by Richard Lamb–Advance Editor
A unique play with an ensemble cast of high school students is set to take the stage this weekend at the Rogers City Theater. The Rogers City Community Theatre production of the play “The Brothers Grimm Spectaculathon” will be performed four times this week with shows Thursday, Friday and Saturday at 7:30 p.m. and Sunday at 2 p.m.
The play is about a traveling theatrical group, calling itself “the greatest troupe of actors the world has ever seen,” which has decided to perform all 209 stories of the Brothers Grimm, complete with their original and sometimes horrifying endings. And for an added degree of difficulty, they attempt to perform them as one enormous mega super story. That all makes for an interesting and entertaining mix.
According to director Julie Riddle, who directed the high school production of “The Miracle Worker” in February, what follows is pure silly fun.
“The actors race to present more than 40 different characters, telling their stories backwards as they investigate the origin of such classic figures as Rapunzel’s mother, Hansel and Gretel’s witch, and dwarf No. 2. The two harried narrators of the stories attempt to form order from the chaos while the audience leans back into helpless laughter,” she said.
The show is intended for all ages, and would make for a great family outing, Riddle said.
“The first time I started reading the script I was in the waiting room of a doctor’s office. I got more and more funny looks as I shook with repressed giggles and snorts of laughter. I knew right then, from the first few pages, that this was the show we had to do. It’s just so much fun,” Riddle said.
One of the challenges and delights of the play is that the stories are told in reverse, taking the audience for a trip through their imagination.
“The end of the story comes first, and then the play works progressively backward in time. I’ll be honest, I can’t keep them all straight in my head, all those stories and characters. I’m always forgetting which princess is which and can’t remember Snow White’s name to save my life. But when you’re watching the show, it doesn’t matter if you get a little lost. It still makes you giggle. And life is so much better when there’s something to giggle about,” the director said.
The cast is made up of 15 enthusiastic teenagers from Rogers City. It’s an ensemble cast, which means that there’s no main character or lead actors.
“Everyone is working hard throughout the show, both onstage and backstage. Each teen takes on up to five different roles, providing a great opportunity for them to grow as actors as they develop distinct personalities for their characters,” Riddle said.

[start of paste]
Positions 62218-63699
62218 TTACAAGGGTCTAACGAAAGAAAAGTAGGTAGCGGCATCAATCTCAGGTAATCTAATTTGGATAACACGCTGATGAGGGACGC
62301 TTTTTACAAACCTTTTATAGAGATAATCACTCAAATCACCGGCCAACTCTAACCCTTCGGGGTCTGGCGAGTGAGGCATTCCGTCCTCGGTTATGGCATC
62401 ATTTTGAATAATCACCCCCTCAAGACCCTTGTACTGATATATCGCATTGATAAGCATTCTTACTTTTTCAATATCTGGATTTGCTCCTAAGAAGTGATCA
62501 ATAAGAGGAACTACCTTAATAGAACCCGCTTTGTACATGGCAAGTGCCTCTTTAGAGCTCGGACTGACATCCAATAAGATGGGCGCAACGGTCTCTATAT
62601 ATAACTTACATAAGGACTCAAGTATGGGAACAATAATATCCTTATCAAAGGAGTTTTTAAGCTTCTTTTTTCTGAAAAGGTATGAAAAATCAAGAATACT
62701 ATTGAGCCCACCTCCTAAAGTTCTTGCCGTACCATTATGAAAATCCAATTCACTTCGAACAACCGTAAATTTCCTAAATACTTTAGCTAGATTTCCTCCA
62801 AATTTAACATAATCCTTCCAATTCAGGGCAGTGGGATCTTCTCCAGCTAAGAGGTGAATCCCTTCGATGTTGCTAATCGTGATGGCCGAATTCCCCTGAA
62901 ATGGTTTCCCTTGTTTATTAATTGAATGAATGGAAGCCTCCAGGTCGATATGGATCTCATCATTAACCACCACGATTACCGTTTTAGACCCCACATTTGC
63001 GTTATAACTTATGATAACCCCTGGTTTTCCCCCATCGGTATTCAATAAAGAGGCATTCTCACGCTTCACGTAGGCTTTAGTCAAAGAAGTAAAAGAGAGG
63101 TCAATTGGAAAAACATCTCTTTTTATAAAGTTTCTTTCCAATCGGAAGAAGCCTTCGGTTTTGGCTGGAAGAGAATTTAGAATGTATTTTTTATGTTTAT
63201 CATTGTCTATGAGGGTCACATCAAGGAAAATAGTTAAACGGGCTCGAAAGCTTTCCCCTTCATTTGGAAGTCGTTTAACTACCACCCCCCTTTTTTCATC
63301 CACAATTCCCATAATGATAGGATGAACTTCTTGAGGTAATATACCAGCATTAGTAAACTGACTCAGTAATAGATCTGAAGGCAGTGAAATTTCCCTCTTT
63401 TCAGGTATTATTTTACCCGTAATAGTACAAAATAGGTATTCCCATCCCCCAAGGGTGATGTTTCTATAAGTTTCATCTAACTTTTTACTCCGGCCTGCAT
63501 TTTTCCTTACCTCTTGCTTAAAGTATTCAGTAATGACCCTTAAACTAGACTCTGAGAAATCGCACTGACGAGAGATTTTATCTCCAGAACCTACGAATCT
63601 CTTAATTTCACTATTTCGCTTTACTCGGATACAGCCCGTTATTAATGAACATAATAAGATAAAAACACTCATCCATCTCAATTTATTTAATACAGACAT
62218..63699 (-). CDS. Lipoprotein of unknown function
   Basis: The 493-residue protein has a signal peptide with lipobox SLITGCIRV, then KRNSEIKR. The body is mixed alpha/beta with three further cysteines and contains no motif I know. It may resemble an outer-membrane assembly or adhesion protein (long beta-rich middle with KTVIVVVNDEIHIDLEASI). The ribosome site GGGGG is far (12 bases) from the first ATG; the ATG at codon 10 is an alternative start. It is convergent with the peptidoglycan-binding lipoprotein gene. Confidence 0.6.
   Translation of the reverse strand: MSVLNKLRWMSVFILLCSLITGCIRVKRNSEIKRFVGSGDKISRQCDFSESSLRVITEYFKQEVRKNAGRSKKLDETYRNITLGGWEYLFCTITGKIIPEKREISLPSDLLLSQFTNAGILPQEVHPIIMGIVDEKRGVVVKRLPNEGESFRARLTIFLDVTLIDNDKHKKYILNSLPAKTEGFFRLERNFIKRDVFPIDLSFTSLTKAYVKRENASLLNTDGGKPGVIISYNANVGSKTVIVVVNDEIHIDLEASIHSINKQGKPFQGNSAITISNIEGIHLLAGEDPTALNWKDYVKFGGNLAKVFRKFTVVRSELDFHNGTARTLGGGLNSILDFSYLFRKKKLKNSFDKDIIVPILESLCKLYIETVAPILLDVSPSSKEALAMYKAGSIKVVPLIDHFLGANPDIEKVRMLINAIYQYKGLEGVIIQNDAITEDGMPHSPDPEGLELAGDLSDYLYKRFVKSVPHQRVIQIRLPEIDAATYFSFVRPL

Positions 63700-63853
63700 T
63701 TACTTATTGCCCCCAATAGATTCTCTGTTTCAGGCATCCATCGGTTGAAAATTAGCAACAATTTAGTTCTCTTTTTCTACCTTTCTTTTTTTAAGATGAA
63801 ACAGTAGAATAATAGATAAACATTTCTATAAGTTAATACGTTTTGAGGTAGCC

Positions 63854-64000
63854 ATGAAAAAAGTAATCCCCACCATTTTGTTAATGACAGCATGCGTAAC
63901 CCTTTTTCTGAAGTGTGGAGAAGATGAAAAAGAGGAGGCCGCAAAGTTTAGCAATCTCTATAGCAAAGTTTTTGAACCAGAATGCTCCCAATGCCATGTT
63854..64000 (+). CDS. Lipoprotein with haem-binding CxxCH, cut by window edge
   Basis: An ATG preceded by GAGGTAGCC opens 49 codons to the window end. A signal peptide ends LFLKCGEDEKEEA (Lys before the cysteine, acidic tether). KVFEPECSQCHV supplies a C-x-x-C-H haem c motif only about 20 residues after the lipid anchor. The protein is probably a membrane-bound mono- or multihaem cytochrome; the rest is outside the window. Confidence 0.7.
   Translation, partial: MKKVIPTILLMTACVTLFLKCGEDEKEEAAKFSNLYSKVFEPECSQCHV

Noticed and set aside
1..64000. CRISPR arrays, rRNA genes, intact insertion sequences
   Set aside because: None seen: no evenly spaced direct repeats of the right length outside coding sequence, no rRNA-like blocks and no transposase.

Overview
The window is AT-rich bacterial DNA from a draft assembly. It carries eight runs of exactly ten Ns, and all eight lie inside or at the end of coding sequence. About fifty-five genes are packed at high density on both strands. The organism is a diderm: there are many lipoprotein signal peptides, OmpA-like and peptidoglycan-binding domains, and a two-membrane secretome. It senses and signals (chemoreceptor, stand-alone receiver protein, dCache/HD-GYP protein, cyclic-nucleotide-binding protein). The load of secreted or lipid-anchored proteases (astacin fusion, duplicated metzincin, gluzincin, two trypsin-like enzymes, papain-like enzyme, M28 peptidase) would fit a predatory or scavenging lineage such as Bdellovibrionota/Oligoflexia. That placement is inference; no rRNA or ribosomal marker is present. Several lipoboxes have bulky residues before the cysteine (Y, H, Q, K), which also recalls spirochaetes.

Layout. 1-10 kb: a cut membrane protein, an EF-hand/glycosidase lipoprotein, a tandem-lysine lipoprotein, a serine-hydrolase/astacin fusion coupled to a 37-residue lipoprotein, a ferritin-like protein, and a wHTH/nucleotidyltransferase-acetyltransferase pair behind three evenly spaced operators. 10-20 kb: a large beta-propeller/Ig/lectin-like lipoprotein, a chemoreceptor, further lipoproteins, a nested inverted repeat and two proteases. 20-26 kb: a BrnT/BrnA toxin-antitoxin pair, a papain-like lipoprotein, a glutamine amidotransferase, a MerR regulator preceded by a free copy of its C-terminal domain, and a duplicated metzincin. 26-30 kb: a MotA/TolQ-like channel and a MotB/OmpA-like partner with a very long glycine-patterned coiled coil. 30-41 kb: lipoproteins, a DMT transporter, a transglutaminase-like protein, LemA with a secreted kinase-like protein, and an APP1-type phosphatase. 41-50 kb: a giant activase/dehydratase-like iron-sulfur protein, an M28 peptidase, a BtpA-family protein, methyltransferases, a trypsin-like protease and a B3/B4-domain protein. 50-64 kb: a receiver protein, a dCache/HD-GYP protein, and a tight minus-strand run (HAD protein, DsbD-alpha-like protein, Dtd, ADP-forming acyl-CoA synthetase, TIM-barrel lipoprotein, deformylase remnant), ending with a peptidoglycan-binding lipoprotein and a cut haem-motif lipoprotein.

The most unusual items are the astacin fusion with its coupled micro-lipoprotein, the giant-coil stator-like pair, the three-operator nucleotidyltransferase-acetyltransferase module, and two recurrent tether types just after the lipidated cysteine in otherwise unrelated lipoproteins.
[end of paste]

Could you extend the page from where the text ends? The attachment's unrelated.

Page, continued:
Some of the cast has been acting for years, and for some this is the first time on stage. Riddle said she has been impressed by the courage of these young actors, especially those that have never done this before.
“Many adults are terrified of public speaking and wouldn’t be brave enough to try acting, but these neat young people are getting up there and giving it a shot. And they’re great,” she said.
The ensemble cast members are Daniel Bielas, Jacob Bruski, Bradley Heidemann, Hannah Hentkowski, Maddy Hincka, Abbey Mulka, Abby Muller, Ashley Nowicki, Abby Pflug, Emmalyn Riddle, Mallory Ryan, Aislinn Schalk, Fallon Schulte, Miranda Seiter and Makayla Tennant.
Noah Hanson will operate the soundboard and Hope Bidwell will run the lights for the production.
“Scheduling rehearsals around 15 busy high schoolers has been challenging, to say the least. They have so much responsibility in their lives – schoolwork, having jobs, taking care of siblings – that it was pretty much impossible to get everyone in one place at one time. Somewhere during the rehearsal period it struck me, it was a case of art imitating life. Our play is what we are living out, the chaos of putting lots of stories together into one and trying to make it all mesh together.
“That perfectly fits this enormous task of fitting 15 lives into one group effort, with the end result being a little crazy but beautiful because of all the pieces that are a part of it. That’s life for all of us, isn’t it? We’re all part of an enormous mega super story. We all contribute our piece, in our jobs, our community, our families…we are all part of the ongoing story of life that is lovely in the midst of chaos,” director Riddle said.
The play will make you laugh while never taking itself seriously, even while addressing some serious issues.
“We don’t want to be implying that those issues aren’t serious or important, because they are. But we are acknowledging that those things, the good things, the bad things, all of them, are a part of our stories. Each of us has a story that goes backward as well as forward, a story that’s a little bit chaotic, made up of bits and pieces that all come together to make us who we are. The moment you’re in right now? It’s just a piece of the story. There’s something comforting in that,” Riddle said.